Search results for 'Amir Eshan Karbasizadeh' (try it on Scholar)

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  1. Amir Eshan Karbasizadeh (2008). Revising the Concept of Lawhood: Special Sciences and Natural Kinds. Synthese 162 (1):15 - 30.
    The Kripkean conception of natural kinds (kinds are defined by essences that are intrinsic to their members and that lie at the microphysical level) indirectly finds support in a certain conception of a law of nature, according to which generalizations must have unlimited scope and be exceptionless to count as laws of nature. On my view, the kinds that constitute the subject matter of special sciences such as biology may very well turn out to be natural despite the fact that (...)
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  2. Amir Eshan Karbasizadeh (2008). Revising the Concept of Lawhood: Special Sciences and Natural Kinds. Synthese 162 (1):15-30.
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  3. Lydia B. Amir (2013). Lydia Amir. In Bresson Ladegaard Knox, Berg Olsen Friis & J. Kyrre (eds.), Philosophical Practice: 5 Questions. Automatic Press 1-14.
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  4. Dana Amir (2015). On the Lyricism of the Mind: Psychoanalysis and Literature. Routledge.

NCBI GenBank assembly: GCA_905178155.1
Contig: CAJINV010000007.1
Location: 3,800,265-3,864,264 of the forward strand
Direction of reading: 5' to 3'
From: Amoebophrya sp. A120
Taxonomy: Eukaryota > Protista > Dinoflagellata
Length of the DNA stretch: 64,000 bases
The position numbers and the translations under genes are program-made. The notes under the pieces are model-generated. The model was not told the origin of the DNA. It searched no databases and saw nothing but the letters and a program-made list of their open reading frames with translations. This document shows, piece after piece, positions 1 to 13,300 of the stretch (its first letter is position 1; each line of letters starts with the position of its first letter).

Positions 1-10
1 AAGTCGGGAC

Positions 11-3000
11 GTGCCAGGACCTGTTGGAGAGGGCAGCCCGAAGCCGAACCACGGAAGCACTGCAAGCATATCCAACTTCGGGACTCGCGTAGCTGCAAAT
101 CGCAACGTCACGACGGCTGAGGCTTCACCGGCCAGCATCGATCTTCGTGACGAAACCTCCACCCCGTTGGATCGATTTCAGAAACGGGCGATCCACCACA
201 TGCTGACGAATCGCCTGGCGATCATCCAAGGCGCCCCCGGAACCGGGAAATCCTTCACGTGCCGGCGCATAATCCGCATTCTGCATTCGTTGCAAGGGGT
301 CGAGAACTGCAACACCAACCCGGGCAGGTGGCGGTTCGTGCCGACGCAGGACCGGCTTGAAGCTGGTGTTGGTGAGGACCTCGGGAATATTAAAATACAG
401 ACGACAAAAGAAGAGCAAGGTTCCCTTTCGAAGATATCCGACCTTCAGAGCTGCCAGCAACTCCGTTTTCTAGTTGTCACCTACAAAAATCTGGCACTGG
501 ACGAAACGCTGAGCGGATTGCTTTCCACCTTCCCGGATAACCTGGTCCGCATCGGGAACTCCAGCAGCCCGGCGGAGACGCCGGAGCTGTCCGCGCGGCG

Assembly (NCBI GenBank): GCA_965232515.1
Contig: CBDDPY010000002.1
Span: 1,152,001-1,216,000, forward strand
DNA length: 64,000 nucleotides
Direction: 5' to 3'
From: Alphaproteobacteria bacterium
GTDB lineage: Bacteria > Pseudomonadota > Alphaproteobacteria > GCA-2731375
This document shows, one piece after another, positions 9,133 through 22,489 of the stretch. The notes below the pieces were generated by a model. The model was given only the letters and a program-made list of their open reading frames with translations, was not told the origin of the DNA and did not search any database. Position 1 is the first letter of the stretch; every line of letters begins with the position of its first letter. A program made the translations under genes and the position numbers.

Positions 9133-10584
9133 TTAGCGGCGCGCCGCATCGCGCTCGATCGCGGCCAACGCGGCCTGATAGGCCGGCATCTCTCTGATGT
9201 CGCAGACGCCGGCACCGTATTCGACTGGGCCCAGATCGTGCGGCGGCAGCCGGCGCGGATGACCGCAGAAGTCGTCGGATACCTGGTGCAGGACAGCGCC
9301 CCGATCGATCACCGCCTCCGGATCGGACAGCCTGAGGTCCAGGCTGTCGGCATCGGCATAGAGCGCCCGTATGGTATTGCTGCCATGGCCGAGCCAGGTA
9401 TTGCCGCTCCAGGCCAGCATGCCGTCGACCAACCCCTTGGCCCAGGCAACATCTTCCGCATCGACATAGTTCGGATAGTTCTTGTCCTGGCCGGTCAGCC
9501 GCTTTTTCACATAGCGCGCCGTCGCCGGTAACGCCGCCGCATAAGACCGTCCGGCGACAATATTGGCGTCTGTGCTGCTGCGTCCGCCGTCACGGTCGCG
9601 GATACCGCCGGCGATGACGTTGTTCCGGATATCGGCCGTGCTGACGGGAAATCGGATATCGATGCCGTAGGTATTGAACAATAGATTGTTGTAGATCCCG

_On the Lyricism of the Mind: Psychoanalysis and Literature_ explores the lyrical dimension of the psychic space. It is not presented as an artistic disposition, but rather as a universal psychic quality which enables the recovery and recuperation of the self. The specific nature of human lyricism is defined as the interaction as well as the integration of two psychic modes of experience originally defined by the psychoanalyst Wilfred Bion: The emergent and the continuous principles of the self. Dana (...) elaborates Bion's general notion of an interaction between the emergent and the continuous principles of the self, offering a discussion of the specific function of each principle and of the significance of the various types of interaction between them as the basis for mental health or pathology. The author applies these theoretical notions in her analytic work by means of literary illustrations showing how the lyrical dimension may be used to teach psychoanalytic readings of literature and explore the connection between psychoanalytic and literary languages._ _ On the Lyricism of the Mind presents a new psychoanalytic understanding of the capacity to heal, to grieve, to love and to know, using literary illustrations but also literary language in order to extract a new formulation out of the classic psychoanalytic language of Winnicott and Bion. This book will appear to a wide audience to include psychoanalysts, psychotherapists and art therapists. It is also extremely relevant to literary scholars, including students of literary criticism, philosophers of language and philosophers of mind, novelists, poets, and to the wide educated readership in general._ _. (shrink)